Over several decades, Rosika Desnoyers has developed an interdisciplinary art practice that is premised on the aesthetic use, study and collection of pictorial embroidery as a means to explore the disciplinary social relations of contemporary art production. Her thesis in research-creation investigates the conditions of emergence of Berlin work (needlepoint) in the early nineteenth century and its eventual shift from that of an official knowledge, the most widely practiced form of art by European women, to that of a submerged knowledge, displaced by the skill-based ethics of the Arts & Crafts Movement and by formalist philosophy at the turn of the last century.
The exhibition at the Acme Project Space presents new work developed within a six-month studio residency as the Canada Council for the Arts London Artist Resident. This work expands Desnoyers' genealogical investigation of a submerged cultural practice suspended between historically specific and temporally sedimented meanings. The Creative Industry of Mary Linwood explores the late eighteen-century needlepainting of Mary Linwood as a strategy for the production of new visual propositions within the context of Desnoyers’ own 'effective' display strategies.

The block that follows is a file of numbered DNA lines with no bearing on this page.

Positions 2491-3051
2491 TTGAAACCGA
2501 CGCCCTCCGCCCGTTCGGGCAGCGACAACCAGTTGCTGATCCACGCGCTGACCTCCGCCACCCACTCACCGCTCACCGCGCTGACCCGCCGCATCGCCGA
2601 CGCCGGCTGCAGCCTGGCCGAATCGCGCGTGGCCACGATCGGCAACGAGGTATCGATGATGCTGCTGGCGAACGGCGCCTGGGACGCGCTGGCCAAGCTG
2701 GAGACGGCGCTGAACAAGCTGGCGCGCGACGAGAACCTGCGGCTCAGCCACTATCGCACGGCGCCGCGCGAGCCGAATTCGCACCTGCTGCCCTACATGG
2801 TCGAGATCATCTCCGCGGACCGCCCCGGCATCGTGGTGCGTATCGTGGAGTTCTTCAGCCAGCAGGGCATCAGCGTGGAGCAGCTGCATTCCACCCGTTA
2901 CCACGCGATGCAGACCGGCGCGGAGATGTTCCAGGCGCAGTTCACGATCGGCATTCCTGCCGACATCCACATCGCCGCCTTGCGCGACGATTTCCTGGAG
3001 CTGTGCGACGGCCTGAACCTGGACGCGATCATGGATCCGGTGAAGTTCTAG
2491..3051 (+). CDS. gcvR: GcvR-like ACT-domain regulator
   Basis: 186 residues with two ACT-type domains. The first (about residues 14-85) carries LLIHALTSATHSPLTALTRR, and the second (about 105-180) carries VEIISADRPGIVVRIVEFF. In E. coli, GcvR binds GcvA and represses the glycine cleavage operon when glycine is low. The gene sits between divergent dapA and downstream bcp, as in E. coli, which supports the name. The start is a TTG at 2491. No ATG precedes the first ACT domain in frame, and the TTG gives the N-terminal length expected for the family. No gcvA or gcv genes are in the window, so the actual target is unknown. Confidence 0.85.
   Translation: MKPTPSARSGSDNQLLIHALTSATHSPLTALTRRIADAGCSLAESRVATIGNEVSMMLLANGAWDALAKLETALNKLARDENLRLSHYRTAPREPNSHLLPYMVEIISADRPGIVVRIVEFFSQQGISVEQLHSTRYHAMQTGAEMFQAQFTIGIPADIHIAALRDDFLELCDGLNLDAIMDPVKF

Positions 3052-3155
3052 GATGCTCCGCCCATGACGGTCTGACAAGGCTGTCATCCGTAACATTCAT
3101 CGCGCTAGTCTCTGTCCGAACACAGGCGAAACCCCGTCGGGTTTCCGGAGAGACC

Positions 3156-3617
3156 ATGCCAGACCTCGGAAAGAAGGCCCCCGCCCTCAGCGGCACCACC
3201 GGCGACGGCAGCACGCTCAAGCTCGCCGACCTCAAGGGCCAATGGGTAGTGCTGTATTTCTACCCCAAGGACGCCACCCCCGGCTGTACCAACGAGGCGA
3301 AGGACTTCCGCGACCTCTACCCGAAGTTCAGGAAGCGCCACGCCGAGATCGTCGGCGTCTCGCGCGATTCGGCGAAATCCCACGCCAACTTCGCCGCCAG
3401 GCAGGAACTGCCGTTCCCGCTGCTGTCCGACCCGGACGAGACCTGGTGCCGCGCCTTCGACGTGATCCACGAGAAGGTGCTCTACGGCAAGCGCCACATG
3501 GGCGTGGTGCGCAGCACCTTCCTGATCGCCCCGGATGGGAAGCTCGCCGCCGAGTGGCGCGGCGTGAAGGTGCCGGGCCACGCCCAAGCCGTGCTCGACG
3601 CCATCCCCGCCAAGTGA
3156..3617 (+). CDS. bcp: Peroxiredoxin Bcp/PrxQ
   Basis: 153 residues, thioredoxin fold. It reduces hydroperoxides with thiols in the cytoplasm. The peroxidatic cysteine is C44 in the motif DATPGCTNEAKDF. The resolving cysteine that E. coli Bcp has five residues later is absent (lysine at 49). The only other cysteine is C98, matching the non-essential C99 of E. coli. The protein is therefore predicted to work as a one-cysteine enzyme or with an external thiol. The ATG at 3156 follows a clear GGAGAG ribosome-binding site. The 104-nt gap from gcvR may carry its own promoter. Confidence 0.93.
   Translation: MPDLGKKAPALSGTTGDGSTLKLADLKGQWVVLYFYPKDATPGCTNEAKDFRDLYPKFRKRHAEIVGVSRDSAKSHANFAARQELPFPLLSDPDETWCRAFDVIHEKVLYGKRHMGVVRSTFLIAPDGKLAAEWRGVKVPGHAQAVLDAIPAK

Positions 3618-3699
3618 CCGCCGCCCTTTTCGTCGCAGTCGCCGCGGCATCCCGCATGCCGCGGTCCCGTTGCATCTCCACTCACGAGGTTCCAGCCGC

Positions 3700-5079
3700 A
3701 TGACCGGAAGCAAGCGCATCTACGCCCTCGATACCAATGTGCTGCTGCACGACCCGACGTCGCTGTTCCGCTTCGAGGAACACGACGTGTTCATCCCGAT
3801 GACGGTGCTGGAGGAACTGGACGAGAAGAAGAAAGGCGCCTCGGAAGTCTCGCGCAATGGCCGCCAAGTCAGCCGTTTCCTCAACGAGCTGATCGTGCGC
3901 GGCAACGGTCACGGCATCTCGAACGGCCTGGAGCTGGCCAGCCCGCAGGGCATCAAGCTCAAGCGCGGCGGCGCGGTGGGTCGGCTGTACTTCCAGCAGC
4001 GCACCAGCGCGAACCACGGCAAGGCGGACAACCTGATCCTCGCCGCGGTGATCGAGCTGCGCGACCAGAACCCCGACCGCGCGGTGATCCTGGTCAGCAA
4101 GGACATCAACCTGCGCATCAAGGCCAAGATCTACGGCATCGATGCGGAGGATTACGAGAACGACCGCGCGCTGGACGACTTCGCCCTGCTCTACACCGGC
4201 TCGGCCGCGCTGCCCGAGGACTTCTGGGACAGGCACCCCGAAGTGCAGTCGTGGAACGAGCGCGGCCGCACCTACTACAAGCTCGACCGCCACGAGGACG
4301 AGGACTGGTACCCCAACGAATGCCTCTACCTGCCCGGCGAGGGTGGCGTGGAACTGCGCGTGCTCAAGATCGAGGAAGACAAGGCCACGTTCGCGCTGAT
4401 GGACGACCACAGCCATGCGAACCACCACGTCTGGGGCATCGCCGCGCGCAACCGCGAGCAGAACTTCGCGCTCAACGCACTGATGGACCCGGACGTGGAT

Rosika Desnoyers is a Montreal-based artist with experience working in several national museums in Canada and the United States. She is the recipient of a humanities doctorate from Concordia University and a postdoctorate from the Université du Québec à Montreal. She is co-author of the recently published Millet Matrix: Contemporary Art, Collaboration, Curatorial Praxis (oncurating.org) and author of the forthcoming Berlin Work, Genealogy, Needlepainting: A History of Errors.